NAVIGATION

Helping Individuals with Special Needs Stay Healthy During the COVID-19 Pandemic

Categories: ASD and DD, Child-focused; COVID-19 Topics




[The following column was published in The West Springfield Republican on 3/19/20.]

By Erica Kearney, M.A., BCBA

As the number of people being diagnosed with the coronavirus in the United States continues to rise, those of us in the human services field are closely following the recommendations from the Centers for Disease Control and Prevention (CDC). We are also taking additional steps to ensure the health, safety, and well-being of the children, adolescents, and adults served by May Institute. 
                                                                                                  
An important first step is to take care of ourselves as well as the people who work for and with us to provide care and services to individuals with autism and other developmental disabilities. In a school setting, this includes support staff and teachers.

Some people with disabilities require assistance from others with all aspects of life, including the activities of daily living (feeding, bathing, cleaning, etc.). This means caretakers are in very close contact with these individuals as they provide physical assistance. In a school setting, teachers and staff members also come into close contact with their students. It is crucial that these human service providers practice healthy habits to minimize the spread of germs. These habits include washing hands regularly and thoroughly for at least 20 seconds, and covering a cough/sneeze by doing it into one’s elbow. 

Of course, everyone – not just those of us who work with individuals with special needs – should wash their hands frequently, especially before eating, and avoid touching their faces as much as possible. If you have a child who has a difficult time with handwashing, consider using disinfectant wipes that are safe to use on skin. 

Another concern is the cleanliness of your surroundings. Be sure to clean often-touched items in your environment such as door handles, light switches, and phones.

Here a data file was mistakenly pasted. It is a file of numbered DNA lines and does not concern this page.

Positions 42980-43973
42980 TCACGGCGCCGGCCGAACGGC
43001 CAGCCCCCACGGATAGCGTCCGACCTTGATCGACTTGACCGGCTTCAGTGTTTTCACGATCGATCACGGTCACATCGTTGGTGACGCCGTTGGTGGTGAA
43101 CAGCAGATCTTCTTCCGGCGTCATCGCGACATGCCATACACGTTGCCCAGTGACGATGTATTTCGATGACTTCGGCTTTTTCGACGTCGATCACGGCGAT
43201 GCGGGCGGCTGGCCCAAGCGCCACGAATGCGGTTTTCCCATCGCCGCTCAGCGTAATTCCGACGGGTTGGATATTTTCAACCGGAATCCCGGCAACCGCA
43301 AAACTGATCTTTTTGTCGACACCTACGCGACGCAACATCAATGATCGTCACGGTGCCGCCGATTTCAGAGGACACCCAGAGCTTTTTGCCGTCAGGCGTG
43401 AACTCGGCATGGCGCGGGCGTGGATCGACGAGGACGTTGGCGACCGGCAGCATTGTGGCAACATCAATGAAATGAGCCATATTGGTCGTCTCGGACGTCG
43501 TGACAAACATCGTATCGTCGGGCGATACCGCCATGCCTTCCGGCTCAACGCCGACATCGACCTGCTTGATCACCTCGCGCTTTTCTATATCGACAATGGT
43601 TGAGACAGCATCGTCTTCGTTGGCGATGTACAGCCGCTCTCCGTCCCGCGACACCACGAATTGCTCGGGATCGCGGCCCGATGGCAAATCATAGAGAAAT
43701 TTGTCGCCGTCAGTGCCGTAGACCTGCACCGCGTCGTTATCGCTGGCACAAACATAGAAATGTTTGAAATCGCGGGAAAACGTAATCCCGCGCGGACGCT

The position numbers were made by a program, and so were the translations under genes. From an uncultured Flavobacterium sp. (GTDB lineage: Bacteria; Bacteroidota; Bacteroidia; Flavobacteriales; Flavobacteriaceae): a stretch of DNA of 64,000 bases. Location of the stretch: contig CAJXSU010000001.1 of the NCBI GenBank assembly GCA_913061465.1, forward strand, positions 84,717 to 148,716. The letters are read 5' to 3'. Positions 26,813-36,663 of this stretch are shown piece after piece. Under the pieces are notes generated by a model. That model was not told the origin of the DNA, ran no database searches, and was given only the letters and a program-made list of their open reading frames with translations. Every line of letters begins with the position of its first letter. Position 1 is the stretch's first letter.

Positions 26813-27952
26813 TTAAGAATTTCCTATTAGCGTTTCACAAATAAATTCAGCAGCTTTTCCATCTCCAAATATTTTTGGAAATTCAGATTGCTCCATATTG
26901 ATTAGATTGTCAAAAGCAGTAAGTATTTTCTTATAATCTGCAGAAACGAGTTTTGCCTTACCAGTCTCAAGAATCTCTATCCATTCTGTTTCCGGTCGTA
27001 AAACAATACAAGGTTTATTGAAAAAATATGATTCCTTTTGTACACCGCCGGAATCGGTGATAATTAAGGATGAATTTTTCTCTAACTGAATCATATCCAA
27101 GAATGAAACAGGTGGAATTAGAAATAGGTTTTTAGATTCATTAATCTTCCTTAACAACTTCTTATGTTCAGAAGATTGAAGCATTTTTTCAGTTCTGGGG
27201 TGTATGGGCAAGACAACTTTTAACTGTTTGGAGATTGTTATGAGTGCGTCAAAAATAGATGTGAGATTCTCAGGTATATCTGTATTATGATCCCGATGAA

Some individuals with autism and other developmental disabilities engage in Pica (ingesting of nonedible objects) or mouthing objects, which puts them at risk of spreading and contacting germs more easily. If you care for a child who engages in Pica, or a baby who regularly puts things in his or her mouth, be sure to clean toys and other objects regularly, especially if other people may touch those items throughout the day.

You might also want to consider changing clothes when you change environments. For example, I work at a school and change my clothes immediately when I get home so that I can launder my work clothes. 

At this time, it is a good idea to minimize physical contact with others as much as possible, which means avoiding crowded areas and being around a lot of people. You may be practicing healthy habits, but you cannot guarantee that others are!   

Unfortunately, the coronavirus has hit just when cold and flu season is in full force. To further complicate matters, symptoms of cold, flu, and the coronavirus can be very similar. According to the CDC, symptoms of the coronavirus usually appear two to 14 days after exposure and include cough, fever, and shortness of breath. 

If you suspect that you are ill, or your child is ill, stay home! With a virus as contagious as COVID-19, it is important that individuals play it safe and help stop the spread. If you or your child have any symptoms, avoid contact with others until you are symptom-free. We all need to do our part to make sure our friends and families stay healthy. 

Erica Kearney M.A., BCBA, is Executive Director at the May Center School for Autism and Developmental Disabilities in West Springfield. She can be contacted at ekhearney@mayinstitute.org.

May Institute is a nonprofit organization that is a national leader in the field of applied behavior analysis, serving individuals with autism spectrum disorder (ASD) and other developmental disabilities, brain injury and neurobehavioral disorders, and other special needs. Founded 65 years ago, we provide a wide range of exceptional educational and rehabilitative services across the lifespan. May Institute operates four schools for children with ASD and other developmental disabilities, including one in West Springfield, Mass. For more information, call 800.778.7601 or visit www.mayinstitute.org.